capsicum

noun
cap·​si·​cum | \ ˈkap-si-kəm How to pronounce capsicum (audio) \

Definition of capsicum

1a : any of a genus (Capsicum) of tropical American herbs and shrubs of the nightshade family widely cultivated for their many-seeded usually fleshy-walled berries

called also pepper

2 : an oleoresin derived from the fruit of some capsicums that contains capsaicin and related compounds and is used medicinally especially as a topical pain reliever

Examples of capsicum in a Sentence

Recent Examples on the Web

Often grouped with tear gas is Agent OC (oleoresin capsicum), or pepper spray, or its synthetic form known as PAVA spray, according to the American Civil Liberties Union (ACLU). Korin Miller, SELF, "This Is Exactly How Tear Gas Affects Your Body," 26 Nov. 2018 Consumer Reports also recommends marking an area with mouse-deterrent tape that’s infused with capsicum, the substance that makes peppers spicy. Gary Gastelu, Fox News, "Paul Ryan says woodchucks 'ate' his SUV -- and he's not alone," 13 July 2018 Yes, the beer does include oleoresin capsicum, the food-grade chili oil and primary ingredient in Mace pepper spray. Matt Allyn, Popular Mechanics, "A Pepper Spray Beer That Won't Assault Your Senses," 2 Feb. 2018 Officers ordered inmates to lie on the ground and sprayed oleoresin capsicum, Edge said, commonly known as pepper spray. Laurel Andrews, Anchorage Daily News, "Prisoners riot at Seward maximum-security prison," 19 Jan. 2018 According to plastic surgeon Lara Devgan, M.D., M.P.H., many plumping lip glosses contain mild irritants such as capsicum (an ingredient found in chili peppers), cinnamon, or menthol. Sophie Wirt, SELF, "This Is What Lip-Plumping Glosses Are Actually Doing to Your Lips," 11 Dec. 2017 The rest of the time, pepper spray — technically known as oleoresin capsicum, or OC — was used in the general population areas of the prison. Patrick Marley, Milwaukee Journal Sentinel, "Teen inmate at Wisconsin's Lincoln Hills blasted with pepper spray 12 times in 6 months," 1 Sep. 2017 The capsicum peppers that reached Tunisia in the 16th century after being brought back to Spain from the New World took particularly well to the peninsula’s climate and soil. Jeff Koehler, sacbee, "Sriracha moves over for harissa to shine," 22 Aug. 2017 Paul Delekto talks about oleoresin capsicum, commonly known as pepper spray or OC, and its effects on Marines assigned to the security augment force on Marine Corps Air Station Futenma, March 6, 2015. Monty Davis, kansascity.com, "Watch as Denver police recruits are pepper sprayed," 10 May 2017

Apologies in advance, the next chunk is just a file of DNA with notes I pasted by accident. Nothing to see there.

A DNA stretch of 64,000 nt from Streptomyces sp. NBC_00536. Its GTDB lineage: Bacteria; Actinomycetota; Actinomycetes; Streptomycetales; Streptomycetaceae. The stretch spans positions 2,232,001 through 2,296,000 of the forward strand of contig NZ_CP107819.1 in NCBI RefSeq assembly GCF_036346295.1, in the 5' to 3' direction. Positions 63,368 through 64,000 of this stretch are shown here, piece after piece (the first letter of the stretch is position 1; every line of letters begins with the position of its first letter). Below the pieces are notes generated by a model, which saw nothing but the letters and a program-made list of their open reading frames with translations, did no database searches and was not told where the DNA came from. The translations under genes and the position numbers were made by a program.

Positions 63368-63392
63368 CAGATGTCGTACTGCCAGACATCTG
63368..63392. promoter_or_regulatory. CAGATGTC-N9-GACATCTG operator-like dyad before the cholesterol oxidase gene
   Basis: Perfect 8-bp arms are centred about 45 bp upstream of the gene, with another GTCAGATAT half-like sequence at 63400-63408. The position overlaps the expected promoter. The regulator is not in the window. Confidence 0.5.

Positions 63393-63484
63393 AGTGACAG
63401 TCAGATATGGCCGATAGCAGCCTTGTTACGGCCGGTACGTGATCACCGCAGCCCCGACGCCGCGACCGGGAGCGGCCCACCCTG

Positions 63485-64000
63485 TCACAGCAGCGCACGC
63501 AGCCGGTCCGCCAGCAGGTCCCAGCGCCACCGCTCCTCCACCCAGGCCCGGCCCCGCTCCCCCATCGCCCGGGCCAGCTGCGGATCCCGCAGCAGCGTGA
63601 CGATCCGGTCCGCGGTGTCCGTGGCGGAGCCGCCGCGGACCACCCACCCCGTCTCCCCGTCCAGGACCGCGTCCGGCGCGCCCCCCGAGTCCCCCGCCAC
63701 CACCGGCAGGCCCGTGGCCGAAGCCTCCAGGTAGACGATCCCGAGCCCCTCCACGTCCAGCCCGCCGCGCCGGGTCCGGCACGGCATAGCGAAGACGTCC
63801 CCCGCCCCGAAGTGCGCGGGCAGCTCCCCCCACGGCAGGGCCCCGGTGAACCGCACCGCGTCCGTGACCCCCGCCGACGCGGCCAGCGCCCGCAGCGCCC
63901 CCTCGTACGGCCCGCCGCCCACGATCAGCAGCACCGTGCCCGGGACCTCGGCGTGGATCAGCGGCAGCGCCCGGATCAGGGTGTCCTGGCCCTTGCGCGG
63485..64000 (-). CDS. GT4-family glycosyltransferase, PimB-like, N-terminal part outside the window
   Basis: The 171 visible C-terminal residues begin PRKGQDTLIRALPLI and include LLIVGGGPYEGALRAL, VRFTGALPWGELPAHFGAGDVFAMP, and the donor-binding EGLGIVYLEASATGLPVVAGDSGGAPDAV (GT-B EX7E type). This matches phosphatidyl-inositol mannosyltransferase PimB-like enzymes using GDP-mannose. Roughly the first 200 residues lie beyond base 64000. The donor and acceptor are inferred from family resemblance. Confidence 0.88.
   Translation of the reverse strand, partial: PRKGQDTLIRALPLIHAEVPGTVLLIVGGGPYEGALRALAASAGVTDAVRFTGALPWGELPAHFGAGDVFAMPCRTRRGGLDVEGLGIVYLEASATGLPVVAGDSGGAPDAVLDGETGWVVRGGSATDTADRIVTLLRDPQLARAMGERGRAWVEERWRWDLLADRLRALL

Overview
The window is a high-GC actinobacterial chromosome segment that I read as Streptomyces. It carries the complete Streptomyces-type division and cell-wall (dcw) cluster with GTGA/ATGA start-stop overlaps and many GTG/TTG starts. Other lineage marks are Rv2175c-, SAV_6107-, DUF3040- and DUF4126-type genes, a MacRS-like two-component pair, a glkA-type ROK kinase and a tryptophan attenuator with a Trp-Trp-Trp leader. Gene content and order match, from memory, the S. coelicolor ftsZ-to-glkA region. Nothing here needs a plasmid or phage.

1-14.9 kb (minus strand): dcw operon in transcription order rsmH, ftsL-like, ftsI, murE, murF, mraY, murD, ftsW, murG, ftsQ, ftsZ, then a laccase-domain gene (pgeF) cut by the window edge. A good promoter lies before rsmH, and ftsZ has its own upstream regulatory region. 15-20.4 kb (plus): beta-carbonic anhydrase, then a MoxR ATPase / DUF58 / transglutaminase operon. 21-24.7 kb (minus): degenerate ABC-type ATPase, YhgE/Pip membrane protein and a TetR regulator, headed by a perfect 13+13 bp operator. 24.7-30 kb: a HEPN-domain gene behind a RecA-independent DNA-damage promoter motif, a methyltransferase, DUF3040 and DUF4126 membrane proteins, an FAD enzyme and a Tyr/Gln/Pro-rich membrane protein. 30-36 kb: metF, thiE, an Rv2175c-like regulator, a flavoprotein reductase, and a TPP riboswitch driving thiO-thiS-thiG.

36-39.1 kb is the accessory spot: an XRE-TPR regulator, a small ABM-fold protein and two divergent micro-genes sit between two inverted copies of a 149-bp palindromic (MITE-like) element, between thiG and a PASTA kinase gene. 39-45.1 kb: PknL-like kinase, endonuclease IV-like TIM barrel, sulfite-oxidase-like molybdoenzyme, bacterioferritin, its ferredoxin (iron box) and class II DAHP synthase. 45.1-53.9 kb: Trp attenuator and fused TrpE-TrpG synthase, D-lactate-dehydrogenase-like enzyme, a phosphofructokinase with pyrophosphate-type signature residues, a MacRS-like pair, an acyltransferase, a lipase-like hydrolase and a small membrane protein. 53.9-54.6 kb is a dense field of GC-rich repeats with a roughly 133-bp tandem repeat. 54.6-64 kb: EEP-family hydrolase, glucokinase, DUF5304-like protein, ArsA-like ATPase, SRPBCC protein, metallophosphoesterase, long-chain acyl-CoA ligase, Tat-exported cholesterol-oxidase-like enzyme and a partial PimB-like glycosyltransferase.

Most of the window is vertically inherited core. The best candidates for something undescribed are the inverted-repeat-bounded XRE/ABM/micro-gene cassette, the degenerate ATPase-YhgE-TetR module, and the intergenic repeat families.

These example sentences are selected automatically from various online news sources to reflect current usage of the word 'capsicum.' Views expressed in the examples do not represent the opinion of Merriam-Webster or its editors. Send us feedback.

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First Known Use of capsicum

1588, in the meaning defined at sense 1a

History and Etymology for capsicum

borrowed from New Latin (Linnaeus), earlier, a name for various species of Piper, borrowed from Middle Greek kapsikón, of uncertain origin

Note: The name capsicum was introduced into Renaissance botany by the French physician and botanist Jean Ruel, who, in De medicamentorum compositione (Paris, 1539; Basel, 1540), translated Books 5 and 6 of De methodo medendi/Theurapeutikḕ méthodos by the Byzantine physician Johannes Actuarius/Ioannes Aktuarios (ca. 1275-ca. 1328). Actuarius included kapsikón in a pharmaceutical recipe among other plants ("…item sitezium indicum, capsicum, piper longum, tenue cinamomum") apparently similar in action to ginger and galanga, but seems to indicate nothing further about it. (The Greek text of these two books has never been published.) Earlier, in his botanical and pharmaceutical encyclopedia De natura stirpium libri tres (Paris: Simon de Collines, 1536), p. 380, Jean Ruel alludes to the capsicon of Actuarius as a synonym for cardamom, so called because "…the seeds are arranged in a row, enclosed in a kind of case, as if they are collected in a capsa" ("…semina in ordinem digesta, quibusdam thecis inuoluentibus, quasi capsis congerantur"). This notion that capsicum has something to do with Latin capsa, "case, receptacle," is repeated by many subsequent authors. The botanist Gaspard Bauhin employs capsicum as a synonym for piper, "pepper" (Phytopinax, seu enumeratio plantarum, Basel, 1596, pp. 155-56), which eventually gives rise to the Linnaean usage; he proffers a completely different etymology, from Greek káptein "to gulp down, swallow up": "Kapsikón [Greek letters] Actuario, fortè quod semen comestum mordeat, à káptō [Greek letters] mordeo" ("Kapsikón in Actuarius, perhaps because the seed once eaten causes a sting, from káptō I bite"). Neither Ruel's nor Bauhin's etymologies make sense derivationally, so the origin—as well as the identity—of Actuarius' kapsikón remain obscure, at least until further examination of the original Greek text.

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Dictionary Entries near capsicum

capsheaf

capshore

Capsian

capsicum

capsicum wool

capsid

Capsidae

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The first known use of capsicum was in 1588

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More Definitions for capsicum

capsicum

noun
cap·​si·​cum | \ ˈkap-si-kəm How to pronounce capsicum (audio) \

Medical Definition of capsicum

1 capitalized : a genus of tropical herbs and shrubs of the nightshade family (Solanaceae) widely cultivated for their many-seeded usually fleshy-walled berries
2 : any plant of the genus Capsicum

called also pepper

3 : the dried ripe fruit of some capsicums (as C. frutescens) used as a gastric and intestinal stimulant

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